Cambodia’s minister of culture and fine arts, Phoeurng Sackona, spoke warmly about the artist Sopheap Pich, standing at her left, in front of the sculpture called Big Being.
No one would describe Cambodia as a vital center of the visual arts in Southeast Asia.
While there are art schools and art exhibitions, the output does not tend to be memorable. (When it comes the visual arts, I find photography to be the most accomplished.)
One reason must be Continue reading
In keeping with normal practice, the sidewalk along Monivong Boulevard, a major thoroughfare, was cluttered with parked vehicles a few months ago and thus was impassable. As usual, I found myself walking in the gutter.
It was then that I noticed a Rolls-Royce behind me edging toward the sidewalk. It is the Rolls in the photo. I was struck by the contrast between it and other vehicles on the road and suspect you will have the same reaction.
Even my modest condominium building, where I rent a furnished two-bedroom unit for $1,000 a month — relatively low in a prime area where new two-bedroom units run close to $2,000 and rarely much more — has a Rolls owner in residence.
I am dumbfounded by Continue reading
Having reported on and attended in other capacities an incalculable number of parades, festivals, street fairs and similar special events, I have become rather jaded about them.
But the 2017 Thailand Tourist Festival — which this year apparently replaced a celebrations of the Lunar New Year in Bangkok’s Chinatown in tribute to the memory of the late king — blew me away. By changing the focus, the government felt able to respect the year-long mourning period since his death last fall.
The event in the city’s centrally situated Lumphini Park took place from last Wednesday through Sunday. It was a triumph of organization, diversions and civilized crowds of almost impenetrable size on the weekend, somewhat less thronged before then. I was there on three days.
The organizers had divided the space according to five of the country’s regions, plus a section devoted to China.
I very much enjoyed Continue reading
My mother and I at home a few years ago.
Where I spent most of my life, there was the concept of going home. That referred to where I went to bed at night.
Here, Cambodians usually mean the same thing.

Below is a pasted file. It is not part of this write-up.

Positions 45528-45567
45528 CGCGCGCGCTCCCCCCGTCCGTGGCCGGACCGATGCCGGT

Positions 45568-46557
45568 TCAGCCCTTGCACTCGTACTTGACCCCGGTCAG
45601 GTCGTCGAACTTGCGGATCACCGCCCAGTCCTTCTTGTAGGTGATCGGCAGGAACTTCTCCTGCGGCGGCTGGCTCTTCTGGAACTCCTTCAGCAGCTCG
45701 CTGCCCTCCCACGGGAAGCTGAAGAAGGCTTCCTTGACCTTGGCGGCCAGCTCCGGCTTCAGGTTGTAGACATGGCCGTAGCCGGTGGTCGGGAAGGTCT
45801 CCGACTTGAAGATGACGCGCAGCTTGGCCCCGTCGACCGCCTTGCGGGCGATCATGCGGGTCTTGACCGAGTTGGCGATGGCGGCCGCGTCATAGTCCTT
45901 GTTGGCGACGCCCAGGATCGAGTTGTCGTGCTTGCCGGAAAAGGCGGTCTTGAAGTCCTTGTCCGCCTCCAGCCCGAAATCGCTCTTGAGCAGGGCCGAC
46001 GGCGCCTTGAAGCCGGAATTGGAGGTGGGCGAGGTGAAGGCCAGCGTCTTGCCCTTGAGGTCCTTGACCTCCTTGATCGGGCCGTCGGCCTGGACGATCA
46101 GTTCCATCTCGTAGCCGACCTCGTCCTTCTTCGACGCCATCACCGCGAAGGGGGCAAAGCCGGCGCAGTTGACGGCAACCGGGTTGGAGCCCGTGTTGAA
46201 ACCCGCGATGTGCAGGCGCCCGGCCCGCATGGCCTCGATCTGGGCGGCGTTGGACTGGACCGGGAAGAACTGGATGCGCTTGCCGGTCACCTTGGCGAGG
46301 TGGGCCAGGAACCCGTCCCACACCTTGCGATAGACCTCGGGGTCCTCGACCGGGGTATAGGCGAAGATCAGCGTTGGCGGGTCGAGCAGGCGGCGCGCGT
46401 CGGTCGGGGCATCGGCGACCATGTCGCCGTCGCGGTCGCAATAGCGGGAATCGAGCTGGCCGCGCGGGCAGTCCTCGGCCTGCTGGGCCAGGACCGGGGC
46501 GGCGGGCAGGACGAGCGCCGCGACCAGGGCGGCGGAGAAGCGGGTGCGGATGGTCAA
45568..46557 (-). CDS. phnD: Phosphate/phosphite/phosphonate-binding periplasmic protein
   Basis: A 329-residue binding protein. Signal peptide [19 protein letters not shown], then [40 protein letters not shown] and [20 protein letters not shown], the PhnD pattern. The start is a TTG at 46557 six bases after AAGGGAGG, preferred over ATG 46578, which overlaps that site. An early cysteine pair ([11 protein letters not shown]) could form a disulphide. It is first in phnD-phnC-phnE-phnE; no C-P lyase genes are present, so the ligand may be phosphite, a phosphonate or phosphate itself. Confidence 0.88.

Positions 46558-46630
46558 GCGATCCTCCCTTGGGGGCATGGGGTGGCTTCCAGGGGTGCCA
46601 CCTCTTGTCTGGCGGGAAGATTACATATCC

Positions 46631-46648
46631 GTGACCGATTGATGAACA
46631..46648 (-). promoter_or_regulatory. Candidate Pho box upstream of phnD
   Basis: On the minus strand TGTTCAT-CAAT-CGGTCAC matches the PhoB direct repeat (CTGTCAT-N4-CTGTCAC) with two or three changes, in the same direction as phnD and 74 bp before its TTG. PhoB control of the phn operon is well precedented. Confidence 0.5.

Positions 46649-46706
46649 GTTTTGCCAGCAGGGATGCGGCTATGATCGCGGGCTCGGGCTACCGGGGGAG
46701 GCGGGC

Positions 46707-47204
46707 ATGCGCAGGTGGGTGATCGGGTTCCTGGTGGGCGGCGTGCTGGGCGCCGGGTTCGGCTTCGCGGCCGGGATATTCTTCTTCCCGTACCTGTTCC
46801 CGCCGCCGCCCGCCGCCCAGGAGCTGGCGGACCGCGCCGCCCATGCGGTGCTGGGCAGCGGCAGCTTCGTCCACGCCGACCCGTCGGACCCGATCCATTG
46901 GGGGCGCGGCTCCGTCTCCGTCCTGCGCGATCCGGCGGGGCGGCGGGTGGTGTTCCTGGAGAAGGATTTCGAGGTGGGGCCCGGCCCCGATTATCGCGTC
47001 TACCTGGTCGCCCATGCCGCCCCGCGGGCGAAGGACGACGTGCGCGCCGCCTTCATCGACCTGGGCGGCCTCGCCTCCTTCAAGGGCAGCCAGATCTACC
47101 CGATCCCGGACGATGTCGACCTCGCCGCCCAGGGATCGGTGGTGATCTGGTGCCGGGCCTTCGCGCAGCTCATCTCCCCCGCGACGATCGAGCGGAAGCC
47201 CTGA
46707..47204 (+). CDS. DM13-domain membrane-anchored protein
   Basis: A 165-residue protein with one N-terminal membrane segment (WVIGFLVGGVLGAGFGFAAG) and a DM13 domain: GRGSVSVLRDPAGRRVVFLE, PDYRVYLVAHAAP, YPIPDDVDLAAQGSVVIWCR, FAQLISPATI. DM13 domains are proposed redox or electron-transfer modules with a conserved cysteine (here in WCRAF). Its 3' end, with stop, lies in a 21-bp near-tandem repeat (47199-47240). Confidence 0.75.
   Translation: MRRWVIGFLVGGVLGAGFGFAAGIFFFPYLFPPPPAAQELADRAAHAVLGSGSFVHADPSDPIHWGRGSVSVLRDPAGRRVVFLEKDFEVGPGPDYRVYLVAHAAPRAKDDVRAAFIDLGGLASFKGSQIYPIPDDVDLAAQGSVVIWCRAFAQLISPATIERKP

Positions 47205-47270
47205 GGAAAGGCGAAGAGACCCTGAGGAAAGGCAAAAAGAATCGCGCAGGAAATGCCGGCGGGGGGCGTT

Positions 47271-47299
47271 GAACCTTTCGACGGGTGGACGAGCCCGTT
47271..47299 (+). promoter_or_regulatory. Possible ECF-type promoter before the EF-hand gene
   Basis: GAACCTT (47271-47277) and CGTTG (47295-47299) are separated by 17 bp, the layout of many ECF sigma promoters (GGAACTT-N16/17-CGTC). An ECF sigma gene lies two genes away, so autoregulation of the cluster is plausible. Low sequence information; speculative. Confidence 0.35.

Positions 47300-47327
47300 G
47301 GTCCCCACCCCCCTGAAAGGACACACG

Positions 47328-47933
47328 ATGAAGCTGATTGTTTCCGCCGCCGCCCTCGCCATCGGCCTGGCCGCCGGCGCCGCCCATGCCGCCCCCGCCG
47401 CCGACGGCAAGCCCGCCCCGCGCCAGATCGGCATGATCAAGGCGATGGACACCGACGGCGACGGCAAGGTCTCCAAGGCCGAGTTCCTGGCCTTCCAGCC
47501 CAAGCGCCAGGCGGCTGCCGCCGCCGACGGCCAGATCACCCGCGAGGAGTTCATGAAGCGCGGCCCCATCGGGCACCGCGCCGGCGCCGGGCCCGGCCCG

Were I to head to my hometown, that would refer to the Boston, Massachusetts area, where I was born and lived the first 18 years of my life.
Here in Phnom Penh, “hometown” does not exactly exist as a concept. Instead, Cambodians will say in their language they are going to their homeland.
“Homeland” is freighted with far more significance than “home” or “hometown.” It has Continue reading
Up this forbidding staircase, Meta House, the German Cambodian Culture Center, offers a rich variety of discussions, films, entertainment and bar food daily.
At this oldest of three locations, the minuscule Flicks screens independent, foreign-language, popular and art films aimed at expats every day.
One of my neighbors moved here from Sweden to work. That he need to use a wheelchair in Cambodia, where there is little accommodation to individuals who cannot walk as well as able-bodied individuals, does not seem to faze him.
When I asked him about life in Phnom Penh for folks like him, he told me that he managed pretty well. Of course, managing means that he Continue reading
No one disputes what eyes, ears and noses have detected in recent years: The number of motor vehicles on the streets of Cambodia in general and of Phnom Penh in particular has swelled dramatically.
Residents (and, of course, virtually all tourists) don’t even think of walking here. For one thing, it is considered too dangerous. However, I suspect that most folks believe walking alongside, not on, sidewalks made impassable by parked conveyances is just too unpleasant. (I happen to like the exercise and thus put up with the disadvantages.)
As for taking a bicycle, Continue reading
The character of my Boeung Keng Kang I neighborhood has undergone a remarkable transformation in the three years ago this month that I moved to Phnom Penh.
In this photo from my roof, every high building looking east was built in the last two or three years, probably less. The grey one in the foreground was just completed. The crane in the background (right) atop an unseen tall building with a dramatic elliptical shape is some months from completion.
As I have written in the past, one reason is the explosion of fast-food restaurants in my neighborhood, which is popular with expats. The other reason is the breakneck speed of new construction, which is obliterating pleasant mid-century villas and the shade of trees that are recklessly cut down on every block.
Perhaps I could argue against the change, though that would be folly. Instead, what I can rant about is Continue reading